Eric Wedge has walked in the shoes of TinCaps manager-to-be Francisco Morales.
Wedge managed 10 seasons in the major leagues, but once upon a time he was as much a beginner at leading a team as Morales will be this spring.
Wedge was 30 years old when he got his first managing job in 1998 with the Single-A Columbus RedStixx.
Speaking Friday night at Party at the Park V, held at Parkview Field, Fort Wayne native Wedge offered some advice to Morales based on his own experiences as a first-time skipper.
"It’s all about leadership and caring about what you’re supposed to care about," Wedge said. "That’s the players and your game. There is nothing more important than the players and honoring and respecting the game of baseball.
"As long as you stick to your guns and live by that code, you can do a great job."
Wedge said it won’t always be about wins and losses, but about how much Morales and the TinCaps can improve.
"What a great place, though," Wedge said. "There is a great ballpark, a great following. I wish I would have had the chance back in the day to work some place like this."
Wedge managed the Cleveland Indians for seven seasons and resigned in 2013 after three years at the helm of the Seattle Mariners.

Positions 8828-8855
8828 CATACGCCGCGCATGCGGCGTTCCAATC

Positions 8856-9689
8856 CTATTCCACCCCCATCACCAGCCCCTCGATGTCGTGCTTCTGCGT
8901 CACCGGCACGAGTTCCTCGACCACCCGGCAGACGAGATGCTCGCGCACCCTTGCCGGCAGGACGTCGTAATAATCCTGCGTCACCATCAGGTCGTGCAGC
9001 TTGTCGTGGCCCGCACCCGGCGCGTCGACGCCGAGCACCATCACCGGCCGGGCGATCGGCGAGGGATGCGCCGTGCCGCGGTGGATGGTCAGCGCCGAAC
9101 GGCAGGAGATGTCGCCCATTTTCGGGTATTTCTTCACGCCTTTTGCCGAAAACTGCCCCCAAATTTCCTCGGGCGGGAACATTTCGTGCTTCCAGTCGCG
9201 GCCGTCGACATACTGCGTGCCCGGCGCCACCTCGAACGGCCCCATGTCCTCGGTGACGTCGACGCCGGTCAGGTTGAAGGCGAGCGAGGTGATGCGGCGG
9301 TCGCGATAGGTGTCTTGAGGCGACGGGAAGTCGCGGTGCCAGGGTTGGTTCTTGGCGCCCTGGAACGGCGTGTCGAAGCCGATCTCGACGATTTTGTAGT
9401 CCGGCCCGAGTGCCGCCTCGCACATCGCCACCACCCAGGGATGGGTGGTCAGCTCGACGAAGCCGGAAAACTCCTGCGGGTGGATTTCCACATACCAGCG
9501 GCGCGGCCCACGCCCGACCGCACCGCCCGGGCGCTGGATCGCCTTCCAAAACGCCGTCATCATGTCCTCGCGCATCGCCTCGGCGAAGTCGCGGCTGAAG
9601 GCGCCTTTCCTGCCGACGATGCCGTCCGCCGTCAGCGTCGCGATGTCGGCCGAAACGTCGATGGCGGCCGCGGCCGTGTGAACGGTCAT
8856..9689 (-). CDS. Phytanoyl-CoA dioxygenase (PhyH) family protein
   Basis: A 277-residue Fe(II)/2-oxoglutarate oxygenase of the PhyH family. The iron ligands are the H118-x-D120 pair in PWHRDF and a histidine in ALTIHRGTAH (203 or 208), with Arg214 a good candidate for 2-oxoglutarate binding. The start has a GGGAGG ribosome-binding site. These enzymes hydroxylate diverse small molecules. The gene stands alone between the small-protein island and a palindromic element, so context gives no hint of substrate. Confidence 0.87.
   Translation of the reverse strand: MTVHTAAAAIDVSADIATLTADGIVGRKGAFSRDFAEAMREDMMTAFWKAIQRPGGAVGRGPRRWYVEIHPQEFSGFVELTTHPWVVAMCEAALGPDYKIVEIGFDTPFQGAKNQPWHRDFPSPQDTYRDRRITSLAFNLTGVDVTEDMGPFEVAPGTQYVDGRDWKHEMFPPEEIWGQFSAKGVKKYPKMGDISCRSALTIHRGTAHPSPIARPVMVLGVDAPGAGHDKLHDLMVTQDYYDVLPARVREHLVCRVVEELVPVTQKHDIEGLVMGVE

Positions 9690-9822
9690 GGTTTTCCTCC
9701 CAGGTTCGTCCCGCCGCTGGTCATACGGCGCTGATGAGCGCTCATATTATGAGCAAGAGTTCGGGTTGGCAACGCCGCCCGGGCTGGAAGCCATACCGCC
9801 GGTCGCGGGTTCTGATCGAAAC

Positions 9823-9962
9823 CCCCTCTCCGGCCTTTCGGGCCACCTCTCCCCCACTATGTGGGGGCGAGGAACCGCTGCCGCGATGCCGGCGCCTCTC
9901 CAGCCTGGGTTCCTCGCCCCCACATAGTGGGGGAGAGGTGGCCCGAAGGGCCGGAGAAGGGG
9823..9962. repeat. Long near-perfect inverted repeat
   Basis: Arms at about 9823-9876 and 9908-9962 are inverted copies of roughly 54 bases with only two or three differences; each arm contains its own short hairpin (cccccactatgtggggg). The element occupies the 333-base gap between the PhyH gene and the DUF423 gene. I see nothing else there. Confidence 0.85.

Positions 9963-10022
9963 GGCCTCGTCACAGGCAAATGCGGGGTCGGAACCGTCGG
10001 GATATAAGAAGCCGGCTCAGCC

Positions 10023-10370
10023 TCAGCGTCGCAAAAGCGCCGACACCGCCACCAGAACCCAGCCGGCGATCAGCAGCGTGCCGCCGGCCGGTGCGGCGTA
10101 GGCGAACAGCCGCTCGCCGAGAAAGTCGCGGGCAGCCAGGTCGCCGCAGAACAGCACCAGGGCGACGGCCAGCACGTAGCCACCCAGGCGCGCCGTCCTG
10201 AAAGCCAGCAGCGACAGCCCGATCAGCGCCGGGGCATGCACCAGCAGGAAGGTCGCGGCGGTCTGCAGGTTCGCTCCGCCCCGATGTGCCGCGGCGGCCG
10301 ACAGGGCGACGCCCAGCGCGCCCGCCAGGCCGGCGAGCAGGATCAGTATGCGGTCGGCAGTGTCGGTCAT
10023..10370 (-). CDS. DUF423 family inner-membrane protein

Now an analyst for ESPN, Wedge was the host for Friday’s ceremony, presented by the Indiana Sports Corp. in recognition of its 25th anniversary.
Funds were raised for The Wedge Foundation, which is dedicated to assisting women and children in need.
"Kate, my wife, and I have always felt strongly about any type of abuse or neglect when it comes to women and children," Wedge said. "We knew that was where we wanted to go. We were doing so much, we said we might as well start our own foundation."
Today is the 11th annual Eric Wedge Baseball Camp, held at the ASH Centre on 1701 Freeman St.
"It’s really grown," Wedge said. "We use baseball as a tool, but you can really make an impact. We’re going to run 300 or 400 kids through there, if not more. You’re talking to them. It’s a lot of fun."
Wedge said the Summit City is a great place to raise a family with a strong youth baseball apparatus, which is part of why he is excited for the 42-year-old Morales.
"I think he’s going to have a great opportunity here," Wedge said. "It’s a great town to be involved with sports."
Morales, like Wedge, was a catcher in his playing days. The adage is that catchers can often make the best managers.
"I know as a catcher you have to know every facet of the game," Wedge said. "It’s not just one or another. You have to know everything that’s happening, strategy. You have to be a general on the field. That’s something that’s easier to carry over into managing."
Notes: Former Journal Gazette columnist Ben Smith was presented with a community service award, while Komets broadcaster Bob Chase won the Hilliard Gates Lifetime Achievement Award.